Only it’s not so bloody big just yet. Talking about the PhD — which has been taking a bit longer than I originally planned. If I don’t count the two years to get the Masters as an entry ticket, I’ve been involved with this doctorate in Creative Writing for the last seven years. Officially it’s only half that period as I had a false start which lost me a couple of years, and then a long stretch on suspension due to very poor health. So I’m still inside the overall average length of PhD programs which is apparently around 4½ years. But it’s starting to feel like a lifelong project. On the one hand I really enjoy the writing (well, the creative stuff anyway), but on the other, I’d just like to have it finished.
I’ve been asked more than once why I’m bothering with study at this level when I don’t have any academic aspirations. Well, it’s ego stuff. I’m a member of that brigade who left school barely fifteen years old with no certificate of any kind. I was bright enough but family circumstances didn’t favour me staying on at school when I could be out earning some money to bring home to the common pot. And yes, I do regret that was the situation though I’m not seeking sympathy. Those years working at all sorts of jobs, some interesting, a lot ‘dead end’, provide me with almost endless source material for writing.
A wonderful thing is that ‘it’s never too late’ as some wit once observed, and so here I am having a late run and a fair bit of fun doing so. I’ve always been scribbling but had never seemed to find enough time to do it properly. After a big scare (rushed into a cardiac unit with suspected major coronary going on — wasn’t, it turned out to be a virus faking things very dramatically) I decided that there were a couple of things on my bucket list I hadn’t yet ticked off. One was to get writing seriously, the other to achieve a doctorate.
The writing is going okay. No big breakthrough but several individual poems and short stories published in Oz and overseas. Plus one book of poetry (available as a book and also as a CD with audio files).
The PhD however is having a longish gestation. I’ve nominated a re-jigged date for submission somewhere around the middle of next year (and the end of 2014 as a desperation appointment!) I usually pull off deadlines with style so let’s hope this will be another stunning success. In the meantime I had better get back to it.
This morning brought a rather traumatic discovery. The word I thought I had coined late last year — telemorphosis — turns out to have been in use for over 100 years and refers to nothing at all related to my intent that it would define my theory about how memory is crucial in the process of adaptation in writing. A big disappointment! And a big nuisance, as I will now have to devise another word/term to try and express what I’m on about in this exploration which is central to my PhD project.
The first thing I immediately did was the elimination of the blog which I began only two days ago (under the name of Telemorphosis) and set up a new blog — this one, titled Memories 2 Go. Fortunately it was possible to export everything from the original site to this new one, so not too much damage.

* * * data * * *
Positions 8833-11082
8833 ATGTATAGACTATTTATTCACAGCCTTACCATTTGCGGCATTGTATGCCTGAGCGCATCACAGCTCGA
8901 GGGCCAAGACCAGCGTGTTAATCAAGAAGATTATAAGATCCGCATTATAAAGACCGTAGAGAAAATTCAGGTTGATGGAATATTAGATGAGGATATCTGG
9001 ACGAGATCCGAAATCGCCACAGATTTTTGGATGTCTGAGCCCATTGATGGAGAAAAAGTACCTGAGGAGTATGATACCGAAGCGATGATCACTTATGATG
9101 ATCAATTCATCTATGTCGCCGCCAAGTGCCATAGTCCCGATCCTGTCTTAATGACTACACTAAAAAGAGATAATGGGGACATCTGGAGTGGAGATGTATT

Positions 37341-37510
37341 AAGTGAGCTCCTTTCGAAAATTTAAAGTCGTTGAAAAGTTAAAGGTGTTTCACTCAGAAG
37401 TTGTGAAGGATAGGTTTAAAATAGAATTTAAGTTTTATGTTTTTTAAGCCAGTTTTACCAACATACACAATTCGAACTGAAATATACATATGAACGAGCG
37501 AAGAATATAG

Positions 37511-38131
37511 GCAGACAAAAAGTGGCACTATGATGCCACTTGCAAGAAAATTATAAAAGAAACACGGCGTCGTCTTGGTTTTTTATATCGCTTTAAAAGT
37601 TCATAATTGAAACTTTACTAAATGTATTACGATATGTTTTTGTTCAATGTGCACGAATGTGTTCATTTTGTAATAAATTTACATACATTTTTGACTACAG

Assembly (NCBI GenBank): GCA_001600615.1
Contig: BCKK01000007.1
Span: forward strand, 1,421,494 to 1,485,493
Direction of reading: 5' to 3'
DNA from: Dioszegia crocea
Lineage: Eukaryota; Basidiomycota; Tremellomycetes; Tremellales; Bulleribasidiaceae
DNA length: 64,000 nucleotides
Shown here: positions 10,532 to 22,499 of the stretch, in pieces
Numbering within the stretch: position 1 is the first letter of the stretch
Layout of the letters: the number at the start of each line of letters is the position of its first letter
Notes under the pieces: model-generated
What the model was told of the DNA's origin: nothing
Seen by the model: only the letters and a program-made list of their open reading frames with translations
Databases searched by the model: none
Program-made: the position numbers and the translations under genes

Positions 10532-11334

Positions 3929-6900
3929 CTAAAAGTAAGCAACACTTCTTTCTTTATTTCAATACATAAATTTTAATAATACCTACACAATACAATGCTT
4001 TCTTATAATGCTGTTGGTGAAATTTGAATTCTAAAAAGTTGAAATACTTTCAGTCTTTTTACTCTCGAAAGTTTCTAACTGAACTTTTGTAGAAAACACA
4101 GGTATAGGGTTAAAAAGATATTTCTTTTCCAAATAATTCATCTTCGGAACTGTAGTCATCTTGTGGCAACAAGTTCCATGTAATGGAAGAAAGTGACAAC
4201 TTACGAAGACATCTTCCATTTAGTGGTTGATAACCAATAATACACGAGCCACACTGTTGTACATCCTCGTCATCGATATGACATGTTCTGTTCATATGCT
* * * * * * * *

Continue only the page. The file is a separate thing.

Once again the fact of the Web has proven itself. It’s highly unlikely I would otherwise have learnt of this duplication of terms. Might have become a big problem when I submit my thesis next year. A good lesson in never taking anything for granted. But really, who knew? Who would have thought? Did you ever hear the word before?
Let me tell you a little about this PhD I’ve been working on for the last 7 years. Actually I made the decision to have a go at getting a doctorate over 9 years ago. First hurdle was to gain entry. Didn’t have an Honours degree so (despite holding a degree in English Lit and a post-grad degree in Education) I needed to get a Masters as a first step. This wasn’t a hardship, quite the contrary. For two years I just wrote heaps of stuff — short stories, poetry, a play, a novella and 35K words of a still unfinished novel. Got several of the stories and poems published and finished up with a M.Litt degree awarded cum laude.
Then I was ready to start on the PhD. Right from the beginning my interest has been in adaptation; how do stories get changed from one form into another? What is the process in the writing which allows that to happen?I had a notion to try and develop a model, for want of a better word, which could be used to guide a writer who decided to adapt a story into some different form from what it was currently. Well, that didn’t work out too well. Seems every adaptation is essentially unique. I was back to square one. After sitting in my chair and cogitating for some months I came up with the opinion that memory has got something to do with what goes on when an adaptation is being undertaken. So that’s what I’m now puzzling out.